It seems the only thing worse than the Trump administration pulling the US out of United Nations-affiliated institutions is the Trump administration not pulling the US out of UN-affiliated institutions:

A resolution to encourage breast-feeding was expected to be approved quickly and easily by the hundreds of government delegates who gathered this spring in Geneva for the United Nations-affiliated World Health Assembly.

Based on decades of research, the resolution says that mother’s milk is healthiest for children and countries should strive to limit the inaccurate or misleading marketing of breast milk substitutes.

Then the United States delegation, embracing the interests of infant formula manufacturers, upended the deliberations.

Won’t somebody please think of the multi-national food product conglomerates?

The reason I’m sticking this under “Ecuador” is because Ecuador was set to introduce the resolution at the assembly, until the US told the Ecuadoreans that they could expect trade sanctions and aid cuts if they did so. The Ecuadoreans wisely backed out of the resolution. So did several other nations before Russia, which has little to fear from any additional US economic sanctions, finally agreed to introduce it. Now there’s talk that the US might reduce its funding for the World Health Organization. The administration couched its opposition in language about discriminating against mothers who can’t breast feed for whatever reason, but that’s a justification for lobbying for a change to the resolution, not for threatening to take an economic baseball bat to tiny Ecuador or for pulling funding for the goddamn World Health Organization.

I know US money supports these organizations and nobody wants to lose that funding. But I have to believe that the WHO, the UN Human Rights Council, the International Organization for Migration, etc. would on some level like to tell the Trump administration to collectively go fuck itself. And I can’t really blame them. In fact, the IOM actually did tell the Trump administration to go fuck itself while I was away, so good for them.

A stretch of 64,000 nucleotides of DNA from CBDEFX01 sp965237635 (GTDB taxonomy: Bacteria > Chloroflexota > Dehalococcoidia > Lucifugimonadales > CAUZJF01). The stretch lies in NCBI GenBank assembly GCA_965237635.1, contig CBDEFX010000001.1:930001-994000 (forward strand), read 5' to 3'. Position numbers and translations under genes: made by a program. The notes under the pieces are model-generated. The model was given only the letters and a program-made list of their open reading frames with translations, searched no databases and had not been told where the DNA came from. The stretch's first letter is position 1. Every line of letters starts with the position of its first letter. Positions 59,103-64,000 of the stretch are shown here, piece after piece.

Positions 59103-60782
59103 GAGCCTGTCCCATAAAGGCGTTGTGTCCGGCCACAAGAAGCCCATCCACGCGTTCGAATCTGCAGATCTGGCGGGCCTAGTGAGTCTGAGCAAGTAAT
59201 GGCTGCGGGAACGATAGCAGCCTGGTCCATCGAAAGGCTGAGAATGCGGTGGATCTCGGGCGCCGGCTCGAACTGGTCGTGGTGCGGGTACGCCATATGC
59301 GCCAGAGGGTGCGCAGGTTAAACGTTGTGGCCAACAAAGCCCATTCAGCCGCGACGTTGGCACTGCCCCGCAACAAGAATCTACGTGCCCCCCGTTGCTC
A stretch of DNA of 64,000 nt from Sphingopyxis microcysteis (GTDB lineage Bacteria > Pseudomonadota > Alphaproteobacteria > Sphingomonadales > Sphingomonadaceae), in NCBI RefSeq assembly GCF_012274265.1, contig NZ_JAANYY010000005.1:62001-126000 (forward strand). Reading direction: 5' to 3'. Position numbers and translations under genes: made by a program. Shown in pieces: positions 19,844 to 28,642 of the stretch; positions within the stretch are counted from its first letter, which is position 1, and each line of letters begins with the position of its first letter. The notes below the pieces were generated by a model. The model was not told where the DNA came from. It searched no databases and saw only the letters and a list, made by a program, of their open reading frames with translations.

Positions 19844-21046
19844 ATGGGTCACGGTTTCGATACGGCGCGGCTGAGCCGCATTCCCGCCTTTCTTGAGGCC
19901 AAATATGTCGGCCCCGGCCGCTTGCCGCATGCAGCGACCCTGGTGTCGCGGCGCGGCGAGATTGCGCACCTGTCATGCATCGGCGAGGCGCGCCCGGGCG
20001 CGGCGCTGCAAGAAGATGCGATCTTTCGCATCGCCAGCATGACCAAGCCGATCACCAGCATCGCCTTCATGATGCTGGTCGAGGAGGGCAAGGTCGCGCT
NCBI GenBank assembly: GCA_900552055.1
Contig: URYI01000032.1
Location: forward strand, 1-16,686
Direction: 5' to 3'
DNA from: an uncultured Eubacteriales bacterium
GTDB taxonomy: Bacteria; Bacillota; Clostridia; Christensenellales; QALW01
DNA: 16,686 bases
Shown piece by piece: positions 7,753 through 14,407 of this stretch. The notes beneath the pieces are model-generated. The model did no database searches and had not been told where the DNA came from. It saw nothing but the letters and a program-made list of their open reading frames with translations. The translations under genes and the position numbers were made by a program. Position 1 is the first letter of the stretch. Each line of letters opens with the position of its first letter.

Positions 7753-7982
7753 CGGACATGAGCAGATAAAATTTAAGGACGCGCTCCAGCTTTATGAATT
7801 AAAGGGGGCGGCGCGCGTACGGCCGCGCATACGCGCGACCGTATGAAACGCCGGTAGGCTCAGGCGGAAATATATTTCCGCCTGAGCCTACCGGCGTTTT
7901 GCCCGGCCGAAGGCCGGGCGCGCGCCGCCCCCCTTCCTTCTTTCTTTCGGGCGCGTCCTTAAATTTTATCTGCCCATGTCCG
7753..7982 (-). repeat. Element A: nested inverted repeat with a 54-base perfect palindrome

In a rare public speech on Saturday, Nicaraguan President Daniel Ortega refused to consider holding an early election as a way out of the political crisis gripping that country. An estimated 250 people have been killed since protests against Ortega’s government broke out in April. Ortega blames those deaths on his opposition, calling them “coup mongers.”


Protests over proposed fuel price hikes continued in Haiti over the weekend, even after the government suspended the price increases on Saturday. Demonstrations in Port-au-Prince turned violent, featuring flaming roadblocks and attacks on businesses. Those attacks turned into widespread looting on Sunday. Several US air carriers have begun cancelling flights to and from Port-au-Prince, leaving many people stranded at that city’s airport as it’s unsafe for them to leave it.


Finally, the Guardian’s Julian Borger says that America’s NATO allies are no longer sure that the Trump presidency is an aberration that the transatlantic relationship can survive:

Hitherto US and European officials have uniformly sought to play down the significance of Trump’s antics, insisting that the underlying sinews of the Atlantic alliance are strong. The implication is that Trump has come like a bolt from the blue and will eventually go, while the interlocking security institutions of the west and its common values will outlast him.

However, some western leaders and senior officials are beginning to wonder whether this somewhat complacent assessment is still valid. After all, they point out, Trump is not yelling into a void. When he trashed Nato in Montana, thousands of people yelled their approval. He won the 2016 election and maintains a 90% approval rating among Republicans because he has tapped into a deeply buried reflex in American politics.

In that case, the pessimists argue, perhaps Trump is not the exception, an anomaly in transatlantic progress. Maybe Nato and transatlanticism itself are the anomalies and that US suspicion of and disengagement from Europe are the norm.